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Looking for an alternative photo editing software that’s not Photoshop? Then, look no further. Affinity Photo just might be the alternative for you. In this article, I’ll show you 7 amazing features of Affinity Photo. Affinity Photo is a photo editing software created by Serif. It’s part of the Affinity Suite which also consists of Affinity Designer and Affinity Publisher.
One of the first amazing features of Affinity Photo is its price. For Mac and Window users, Affinity Photo cost $49.99 (the same as Affinity Designer and Affinity Publisher). If you want to buy Affinity Photo for your iPad, it’ll cost $19.99. The best part of both prices is that they are a one-time payment! This means there’s no yearly or monthly subscription you must pay to use the software. In addition, whenever Serif Labs makes any updates to Affinity Photo, you can automatically download the updates at no additional costs.
Inside of Affinity Photo, there are 5 personas (the different editing roles inside of Affinity Photo): Photo Persona, Liquify Persona, Develop Persona, Tone Mapping Persona, and Export Persona.
- The Photo Persona is the main persona that’s used. It’s also the default persona for Affinity Photo. Here, you can do photo editing which would consist of retouching images, cropping images, selections, using brushes, and vector tools. In addition, you can also add adjustments and filters to your images within this persona.
- In the Liquify Persona, you can make distortions to your images. This includes adding warping effects to your images. This persona is also cool to use if you want to create caricatures with your images.
- If you work with raw images, then you would use the Develop Persona. When you open a raw file in Affinity Photo, it will automatically open in the Develop Persona. A raw image is an uncompressed and unprocessed file that contains all the information of an image (that’s taken from your camera). Within the develop persona, you have complete control of adjusting the color and tone of your image. Also, you can change the basic exposure settings and the control lens corrections. For free raw images to edit, check out Signature Edits.
Tone Mapping Persona
- The next persona is the Tone Mapping Persona. Tone mapping is the process of mapping one set of colors to another set of colors to create an HDR (high dynamic range) image. Since most digital devices have a limited dynamic range, tone mapping recreates the broad light intensities that are found in natural scenes. In Affinity Photo’s Tone Mapping Persona, there are also presets you can use to refine your images.
- In the Export Persona, you can export your finished work. The export persona lets you export artboards, layers, or groups of you work as slices. In addition, you can export your work into different file formats such as PNG, JPG, GIF, PSD, PDF, TIFF, SVG, and EPS.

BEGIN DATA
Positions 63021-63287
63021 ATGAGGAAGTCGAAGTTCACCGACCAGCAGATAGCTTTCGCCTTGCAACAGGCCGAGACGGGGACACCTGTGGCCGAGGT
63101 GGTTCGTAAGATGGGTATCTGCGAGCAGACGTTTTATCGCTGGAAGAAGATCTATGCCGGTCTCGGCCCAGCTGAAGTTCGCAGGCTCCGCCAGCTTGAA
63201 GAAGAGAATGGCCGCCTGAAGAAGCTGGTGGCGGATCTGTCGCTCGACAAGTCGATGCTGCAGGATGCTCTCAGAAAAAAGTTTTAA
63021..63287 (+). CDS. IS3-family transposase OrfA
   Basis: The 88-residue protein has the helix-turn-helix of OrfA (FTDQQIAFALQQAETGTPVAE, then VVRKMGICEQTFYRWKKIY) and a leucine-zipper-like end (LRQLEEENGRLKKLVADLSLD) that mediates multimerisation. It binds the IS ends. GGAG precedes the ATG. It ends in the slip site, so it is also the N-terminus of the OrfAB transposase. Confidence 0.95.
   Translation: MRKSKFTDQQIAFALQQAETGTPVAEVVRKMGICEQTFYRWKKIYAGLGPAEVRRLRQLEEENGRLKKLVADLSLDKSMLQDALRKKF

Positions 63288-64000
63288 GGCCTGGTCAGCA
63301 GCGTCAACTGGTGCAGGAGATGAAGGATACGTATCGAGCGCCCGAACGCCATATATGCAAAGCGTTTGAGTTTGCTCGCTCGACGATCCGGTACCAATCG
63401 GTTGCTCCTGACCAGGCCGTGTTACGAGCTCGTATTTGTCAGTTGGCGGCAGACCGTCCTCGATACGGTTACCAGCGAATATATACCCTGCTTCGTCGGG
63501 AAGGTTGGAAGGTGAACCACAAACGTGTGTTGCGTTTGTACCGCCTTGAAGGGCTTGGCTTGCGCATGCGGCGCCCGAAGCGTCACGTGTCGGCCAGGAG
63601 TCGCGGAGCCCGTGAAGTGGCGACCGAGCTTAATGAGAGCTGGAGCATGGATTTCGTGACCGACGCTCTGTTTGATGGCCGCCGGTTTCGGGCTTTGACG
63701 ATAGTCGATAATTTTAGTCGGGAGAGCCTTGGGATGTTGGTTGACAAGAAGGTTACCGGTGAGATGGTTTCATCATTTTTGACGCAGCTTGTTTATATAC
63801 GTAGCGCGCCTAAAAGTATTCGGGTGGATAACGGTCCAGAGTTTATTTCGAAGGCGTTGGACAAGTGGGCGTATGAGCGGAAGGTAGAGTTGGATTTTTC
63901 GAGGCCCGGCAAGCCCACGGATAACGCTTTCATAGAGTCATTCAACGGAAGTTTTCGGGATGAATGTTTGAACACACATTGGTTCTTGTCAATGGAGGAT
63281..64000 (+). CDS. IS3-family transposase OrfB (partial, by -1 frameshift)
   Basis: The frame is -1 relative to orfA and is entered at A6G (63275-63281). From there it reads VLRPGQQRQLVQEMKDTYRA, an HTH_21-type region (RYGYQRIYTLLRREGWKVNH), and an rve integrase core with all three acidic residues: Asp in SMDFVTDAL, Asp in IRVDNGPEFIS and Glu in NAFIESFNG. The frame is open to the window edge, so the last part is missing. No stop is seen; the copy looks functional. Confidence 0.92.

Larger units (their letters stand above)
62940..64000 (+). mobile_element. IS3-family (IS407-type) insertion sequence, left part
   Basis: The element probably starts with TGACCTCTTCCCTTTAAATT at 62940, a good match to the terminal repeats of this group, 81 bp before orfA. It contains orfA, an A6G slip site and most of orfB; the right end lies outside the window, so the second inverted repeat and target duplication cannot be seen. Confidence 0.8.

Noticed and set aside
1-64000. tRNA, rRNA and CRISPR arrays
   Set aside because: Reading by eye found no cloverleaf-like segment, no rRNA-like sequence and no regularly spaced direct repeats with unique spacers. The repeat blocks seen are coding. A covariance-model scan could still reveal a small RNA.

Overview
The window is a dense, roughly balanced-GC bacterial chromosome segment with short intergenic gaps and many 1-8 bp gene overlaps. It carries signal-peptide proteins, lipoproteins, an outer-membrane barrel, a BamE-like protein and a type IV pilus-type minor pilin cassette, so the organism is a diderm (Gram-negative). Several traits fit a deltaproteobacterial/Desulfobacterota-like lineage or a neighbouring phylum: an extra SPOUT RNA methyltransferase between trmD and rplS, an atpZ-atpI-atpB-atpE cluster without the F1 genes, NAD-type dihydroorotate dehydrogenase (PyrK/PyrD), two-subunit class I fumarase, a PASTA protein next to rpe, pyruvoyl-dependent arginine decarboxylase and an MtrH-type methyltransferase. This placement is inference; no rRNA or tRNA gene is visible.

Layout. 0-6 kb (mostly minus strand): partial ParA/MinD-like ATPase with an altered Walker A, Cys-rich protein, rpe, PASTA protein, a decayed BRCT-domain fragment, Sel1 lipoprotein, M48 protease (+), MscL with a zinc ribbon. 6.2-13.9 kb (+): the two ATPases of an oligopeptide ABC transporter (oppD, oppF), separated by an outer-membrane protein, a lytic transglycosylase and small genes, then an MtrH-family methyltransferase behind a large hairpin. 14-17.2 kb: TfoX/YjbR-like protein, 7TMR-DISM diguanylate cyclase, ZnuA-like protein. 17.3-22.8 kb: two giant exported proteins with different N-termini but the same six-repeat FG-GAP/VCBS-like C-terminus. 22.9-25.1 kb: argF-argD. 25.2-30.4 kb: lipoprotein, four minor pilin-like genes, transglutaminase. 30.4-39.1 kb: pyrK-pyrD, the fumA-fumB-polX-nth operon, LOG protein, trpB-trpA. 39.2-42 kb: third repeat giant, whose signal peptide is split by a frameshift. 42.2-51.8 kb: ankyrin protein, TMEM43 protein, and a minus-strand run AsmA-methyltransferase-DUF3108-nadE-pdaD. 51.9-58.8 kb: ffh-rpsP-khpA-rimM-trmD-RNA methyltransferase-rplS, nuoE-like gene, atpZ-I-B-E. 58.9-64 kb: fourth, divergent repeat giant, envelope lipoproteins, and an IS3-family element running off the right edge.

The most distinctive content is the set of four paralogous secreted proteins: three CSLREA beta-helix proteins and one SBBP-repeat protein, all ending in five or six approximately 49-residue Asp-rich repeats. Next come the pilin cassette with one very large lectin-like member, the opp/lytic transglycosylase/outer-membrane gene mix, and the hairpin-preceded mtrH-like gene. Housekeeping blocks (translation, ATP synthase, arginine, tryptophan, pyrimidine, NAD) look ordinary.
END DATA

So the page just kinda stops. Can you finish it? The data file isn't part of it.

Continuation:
3. Adjustment Panel
The Adjustment Panel is easy to access, and you can undock it and place it where you want. There are 22 different adjustments within this panel. The adjustments that I find myself using the most are the Curves, HSL, Gradient Map, and Levels.
4. Stock Panel
Affinity Photo has its own Stock Panel. Within this panel, you can search for images from Unsplash, Pexels, and Pixabay. This is a neat feature because you can look for an image to use without leaving Affinity Photo. Plus, all the images are free to use and don’t require attribution.
5. Live Filters
Inside of Affinity Photo, you’ll find Live Filters (in the Filter menu). Live Filters let you nondestructively apply filters to your images. This means that the filter you choose will be placed on a different layer instead of being applied directly to the image. Some of the live filters in Affinity Photo are Blur, Sharpen, Noise, and Lighting. However, there are many more filters that you can choose from.
6. PSD Editing Support
Affinity Photo can import PSD (Photoshop) files, and it can import smart objects as embedded documents because it has PSD Editing Support. If you use mockups, then this feature will be great to use. Since some mockup files you find online are PSD files, the PSD editing support would allow you to edit the mockups and add your own designs to them. You can access this feature by going to the Edit menu, then select Preferences. After that, go to General and check the box that says, “Import PSD smart objects where possible”.
Macros is one of my favorite features of Affinity Photo. In Affinity Photo, Macros allow you to record and save multiple steps that you’ve previously used. Then, those steps are played back as a single action. Macros are like Photoshop’s actions. This is an excellent feature because it helps you to optimize your workflow. To locate the Macros panel, go to the View menu. Then, go to Studio and check Macro and Library (to view other macros you created).
If you want to learn more about Affinity Photo and to start editing your photos, check out the two courses in this article on how to master Affinity Photo.